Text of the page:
Fishing the waters of The Beaches of Fort Myers & Sanibel on the Gulf of Mexico in southwest Florida can prove a highly productive adventure. The Fort Myers/Sanibel area offers myriad inshore and offshore fishing opportunities, from shorelines, bridges and piers to deep sea casting and backcountry boating. In fact, Lee County is considered one of the greatest areas in Florida for saltwater fly-fishing and light tackle fishing, the fastest growing segments in the industry. The area has earned its reputation as a "fisherman's paradise." Many world record fish have been caught in its waters.
Inshore fishing supplies great year-round opportunities to catch snook, redfish, spotted seatrout, sheepshead, jack crevalle, mangrove snapper and other species. Inshore fishing areas include mangrove shorelines, beaches, open flats, bridges, piers, docks and the many passes and inlets to the Gulf of Mexico.
For non-residents over the age of 16, Lee County requires a saltwater license to fish from a pier, bridge, dock or beach. Florida residents fishing from land or a structure fixed to land do not need a license.
Offshore fishing continues as an excellent way to find shark, grouper, bonito, barracuda, permit, black fin tuna, cobia, and Spanish and king mackerel. These can be caught above the many natural and artificial reefs offshore. Southwest Florida is reputed to have some of the best grouper grounds in the state. Sight casting to tripletails gathered around floating objects is fast becoming a favorite fishing method.
Sports-fishing for tarpon has a long history as a favorite Lee County visitor activity. Fighting tarpon are one of the world's most sought after fish for good reason. One of the largest tarpon migrations in the world takes place annually off the shores of The Beaches of Fort Myers & Sanibel. Thousands of these mighty fish migrate through Boca Grande Pass and the reefs offSanibel Island and Fort Myers Beach during April, May and June. Some even reside here year-round, but migration season is the best time to ensure success at this sport.
Anglers seek tarpon different ways. In Boca Grande Pass (known as the "Tarpon Capital of the World"), they use a controlled drift-fishing technique with heavy tackle and live bait from 20- to 30-foot boats. Along the beaches of Sanibel & Captiva Islands, Boca Grande, and the Outer Island of Cayo Costa, as well as in backcountry waters, anglers pursue tarpon in smaller boats and flat skiffs. Favorites include light tackle with live crabs and 11- to 15-weight fly rods tied with assorted flies.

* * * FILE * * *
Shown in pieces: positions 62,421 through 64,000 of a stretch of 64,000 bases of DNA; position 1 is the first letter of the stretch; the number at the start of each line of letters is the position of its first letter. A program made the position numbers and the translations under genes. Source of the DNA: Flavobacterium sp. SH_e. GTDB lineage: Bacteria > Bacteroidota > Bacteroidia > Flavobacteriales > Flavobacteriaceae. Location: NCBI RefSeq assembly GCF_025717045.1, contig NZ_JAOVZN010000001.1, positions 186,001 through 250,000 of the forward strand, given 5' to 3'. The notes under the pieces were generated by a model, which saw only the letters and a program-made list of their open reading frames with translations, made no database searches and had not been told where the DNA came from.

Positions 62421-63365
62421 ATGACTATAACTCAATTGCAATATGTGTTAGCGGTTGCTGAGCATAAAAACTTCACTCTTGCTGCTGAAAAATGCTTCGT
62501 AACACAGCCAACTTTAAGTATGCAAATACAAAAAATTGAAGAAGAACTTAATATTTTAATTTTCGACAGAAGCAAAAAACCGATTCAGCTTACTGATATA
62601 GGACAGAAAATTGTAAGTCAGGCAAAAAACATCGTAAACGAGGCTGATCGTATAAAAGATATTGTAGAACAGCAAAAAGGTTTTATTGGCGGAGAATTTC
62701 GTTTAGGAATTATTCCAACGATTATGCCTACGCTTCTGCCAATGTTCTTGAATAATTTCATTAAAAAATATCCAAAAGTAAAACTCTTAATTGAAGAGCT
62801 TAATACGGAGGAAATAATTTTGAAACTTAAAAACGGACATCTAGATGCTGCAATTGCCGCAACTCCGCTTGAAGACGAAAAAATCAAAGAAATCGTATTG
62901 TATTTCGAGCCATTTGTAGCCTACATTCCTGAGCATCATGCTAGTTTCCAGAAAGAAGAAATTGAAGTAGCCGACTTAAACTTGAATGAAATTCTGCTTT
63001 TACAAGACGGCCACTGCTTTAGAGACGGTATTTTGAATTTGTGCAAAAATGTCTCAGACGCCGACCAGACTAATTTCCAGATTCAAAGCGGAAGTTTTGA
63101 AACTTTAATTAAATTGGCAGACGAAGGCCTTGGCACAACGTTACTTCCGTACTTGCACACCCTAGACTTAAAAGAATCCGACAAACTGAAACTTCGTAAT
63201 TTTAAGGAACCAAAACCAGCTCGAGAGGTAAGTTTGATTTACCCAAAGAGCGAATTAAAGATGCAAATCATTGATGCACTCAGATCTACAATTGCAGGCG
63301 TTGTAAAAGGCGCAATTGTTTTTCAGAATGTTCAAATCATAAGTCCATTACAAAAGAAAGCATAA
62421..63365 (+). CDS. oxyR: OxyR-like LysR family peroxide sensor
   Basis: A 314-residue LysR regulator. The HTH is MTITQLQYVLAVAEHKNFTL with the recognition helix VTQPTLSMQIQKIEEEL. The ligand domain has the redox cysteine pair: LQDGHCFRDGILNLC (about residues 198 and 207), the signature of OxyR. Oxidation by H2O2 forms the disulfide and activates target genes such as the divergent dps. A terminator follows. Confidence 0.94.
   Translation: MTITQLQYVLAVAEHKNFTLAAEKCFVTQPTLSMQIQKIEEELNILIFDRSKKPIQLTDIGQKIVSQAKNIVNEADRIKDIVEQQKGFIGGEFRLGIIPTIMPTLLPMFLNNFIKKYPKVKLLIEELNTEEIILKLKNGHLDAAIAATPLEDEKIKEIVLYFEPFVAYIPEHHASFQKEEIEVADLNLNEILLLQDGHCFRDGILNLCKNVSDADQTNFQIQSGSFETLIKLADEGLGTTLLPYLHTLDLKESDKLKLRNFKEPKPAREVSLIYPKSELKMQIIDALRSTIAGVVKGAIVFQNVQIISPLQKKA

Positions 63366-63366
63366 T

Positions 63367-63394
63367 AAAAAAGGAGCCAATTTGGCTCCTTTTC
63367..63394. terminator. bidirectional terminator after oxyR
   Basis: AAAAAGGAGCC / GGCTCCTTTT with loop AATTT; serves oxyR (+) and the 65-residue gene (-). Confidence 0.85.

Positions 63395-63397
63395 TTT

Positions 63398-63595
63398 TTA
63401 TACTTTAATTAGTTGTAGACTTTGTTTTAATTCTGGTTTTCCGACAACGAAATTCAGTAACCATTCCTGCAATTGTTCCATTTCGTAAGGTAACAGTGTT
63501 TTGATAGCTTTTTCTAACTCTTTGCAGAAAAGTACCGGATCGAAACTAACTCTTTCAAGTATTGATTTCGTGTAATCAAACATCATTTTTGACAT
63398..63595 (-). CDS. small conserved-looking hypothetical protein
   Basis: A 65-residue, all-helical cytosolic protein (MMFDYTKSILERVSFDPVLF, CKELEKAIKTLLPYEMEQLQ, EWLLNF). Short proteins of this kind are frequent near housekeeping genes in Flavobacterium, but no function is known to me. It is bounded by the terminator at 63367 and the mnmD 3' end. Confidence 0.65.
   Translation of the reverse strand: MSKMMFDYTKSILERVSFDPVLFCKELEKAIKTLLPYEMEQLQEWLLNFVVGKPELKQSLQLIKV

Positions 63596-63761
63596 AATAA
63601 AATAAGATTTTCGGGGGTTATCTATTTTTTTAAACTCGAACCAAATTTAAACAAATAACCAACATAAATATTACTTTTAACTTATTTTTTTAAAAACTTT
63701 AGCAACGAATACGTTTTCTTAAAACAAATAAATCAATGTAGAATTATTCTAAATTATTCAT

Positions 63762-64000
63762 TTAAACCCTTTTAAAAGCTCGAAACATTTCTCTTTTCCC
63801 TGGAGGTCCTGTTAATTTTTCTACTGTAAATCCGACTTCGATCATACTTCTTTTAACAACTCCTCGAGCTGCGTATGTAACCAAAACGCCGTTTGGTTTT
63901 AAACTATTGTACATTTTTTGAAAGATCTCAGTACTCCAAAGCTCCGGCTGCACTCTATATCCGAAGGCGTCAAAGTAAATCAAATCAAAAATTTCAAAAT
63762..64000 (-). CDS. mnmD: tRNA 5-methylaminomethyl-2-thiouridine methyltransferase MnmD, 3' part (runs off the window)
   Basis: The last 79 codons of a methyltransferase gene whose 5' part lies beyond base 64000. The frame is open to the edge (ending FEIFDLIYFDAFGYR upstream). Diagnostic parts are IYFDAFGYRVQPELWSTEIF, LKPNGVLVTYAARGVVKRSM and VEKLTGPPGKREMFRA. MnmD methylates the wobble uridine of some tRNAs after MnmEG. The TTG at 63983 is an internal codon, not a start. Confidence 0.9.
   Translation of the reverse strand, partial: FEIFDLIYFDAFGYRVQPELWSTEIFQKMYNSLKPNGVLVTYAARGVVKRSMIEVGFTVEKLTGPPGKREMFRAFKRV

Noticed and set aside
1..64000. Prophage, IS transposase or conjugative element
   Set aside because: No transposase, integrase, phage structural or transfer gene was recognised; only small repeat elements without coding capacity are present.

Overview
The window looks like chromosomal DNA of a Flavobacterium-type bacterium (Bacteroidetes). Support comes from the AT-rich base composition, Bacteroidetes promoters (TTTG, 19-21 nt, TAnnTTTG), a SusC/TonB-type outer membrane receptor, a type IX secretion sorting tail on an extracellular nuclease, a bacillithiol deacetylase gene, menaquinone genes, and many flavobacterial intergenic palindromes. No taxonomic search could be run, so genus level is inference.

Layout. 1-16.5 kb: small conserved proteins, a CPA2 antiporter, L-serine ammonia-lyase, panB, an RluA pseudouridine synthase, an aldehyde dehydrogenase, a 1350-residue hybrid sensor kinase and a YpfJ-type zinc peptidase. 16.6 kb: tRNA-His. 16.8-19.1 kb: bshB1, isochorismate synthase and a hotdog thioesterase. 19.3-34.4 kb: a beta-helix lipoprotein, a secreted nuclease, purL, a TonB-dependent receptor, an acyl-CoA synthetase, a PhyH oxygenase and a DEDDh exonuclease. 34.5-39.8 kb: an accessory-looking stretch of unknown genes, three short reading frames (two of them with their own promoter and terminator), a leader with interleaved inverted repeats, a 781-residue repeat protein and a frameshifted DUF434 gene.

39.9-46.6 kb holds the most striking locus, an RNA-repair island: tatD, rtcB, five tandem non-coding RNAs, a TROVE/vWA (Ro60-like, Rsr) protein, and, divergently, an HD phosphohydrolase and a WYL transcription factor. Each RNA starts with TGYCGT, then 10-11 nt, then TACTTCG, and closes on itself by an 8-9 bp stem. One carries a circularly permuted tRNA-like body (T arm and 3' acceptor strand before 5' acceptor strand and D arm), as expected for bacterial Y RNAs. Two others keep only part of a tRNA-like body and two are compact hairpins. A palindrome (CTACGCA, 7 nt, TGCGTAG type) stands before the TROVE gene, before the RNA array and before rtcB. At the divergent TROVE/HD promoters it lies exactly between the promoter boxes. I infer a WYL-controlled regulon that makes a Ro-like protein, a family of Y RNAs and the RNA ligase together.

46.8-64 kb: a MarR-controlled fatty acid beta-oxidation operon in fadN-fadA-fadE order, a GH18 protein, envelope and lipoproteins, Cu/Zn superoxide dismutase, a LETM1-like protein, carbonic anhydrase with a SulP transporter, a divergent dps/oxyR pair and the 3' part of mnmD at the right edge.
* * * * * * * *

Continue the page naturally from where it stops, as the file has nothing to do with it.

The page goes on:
Fishing offshore reefs in water 20 feet and deeper, anglers prefer live bait and heavy tackle. They anchor or allow the boats to drift while awaiting schools of tarpon. Tarpon can even be sighted from the shoreline, but chances of landing them from the sand are slim.
Freshwater fishing in the Fort Myers/Sanibel area runs all year long. Inland waters abound with eating fish like bass, crappie, blue gill and catfish as well as shellcrackers and oscars. Anglers use cane poles, plug casting outfits, spinning reels or fly rods. Baits of choice include plastic worms, wild shiners, artificial lures, crickets (in the spring) and fly-fishing flies.
Freshwater sources virtually surround land areas, with the Caloosahatchee River leading off hundreds of miles of canals and both natural and manmade lakes and ponds throughout Lee County. Keep in mind that owners of private property must grant permission to fish their lakes and ponds.
Anglers may go it alone or hire a guide. Knowledgeable captains can be contacted through local tackle shops. Bass clubs also are excellent sources of information, welcoming visitors to participate in meetings and tournaments. Again, talk to the tackle shops about local bass clubs.
Offshore commercial party boats post no age limits, do not require a fishing license, and supply all tackle. Boats range from 60 to 100 feet, have onboard restrooms and typically provide a small galley. Fees for half-day and all-day trips are affordable. Anglers usually return to shore with strings of grunts, grouper, lane and mangrove snapper or Spanish and king mackerel. Most boats for hire are found on Fort Myers Beach.
Sportsmen and women with any degree of fishing expertise also can charter a boat with a fishing guide for a half day or full day. No fishing license is required. Spin, plug or fly tackle is furnished, but you can bring your own gear. Target fish vary through the year. Charters cost from a couple of hundred to several hundred dollars for the day.
Marinas, tackle shops and local advertisements are excellent places to identify charter captains who know the area. Or bring your own boat to launch free-of-charge from well maintained public boat ramps scattered throughout Lee County.
Fishing licenses can be obtained from the Lee County Tax Collector at six county locations (call (239) 339-6000), most sporting goods stores, tackle shops and marinas. Prices vary from $17 to $49 per year, depending on the type of license purchased. Information on fishing regulations and closed seasons for specific types of fish can be acquired from the same locations and through the Florida Marine Patrol (239) 332-6966.
Editors’ Note: The Beaches of Fort Myers & Sanibel include: Sanibel Island, Captiva Island, Fort Myers Beach, Fort Myers, Bonita Springs, Estero, Cape Coral, Pine Island, Boca Grande & outer islands, North Fort Myers, Lehigh Acres. Images available upon request.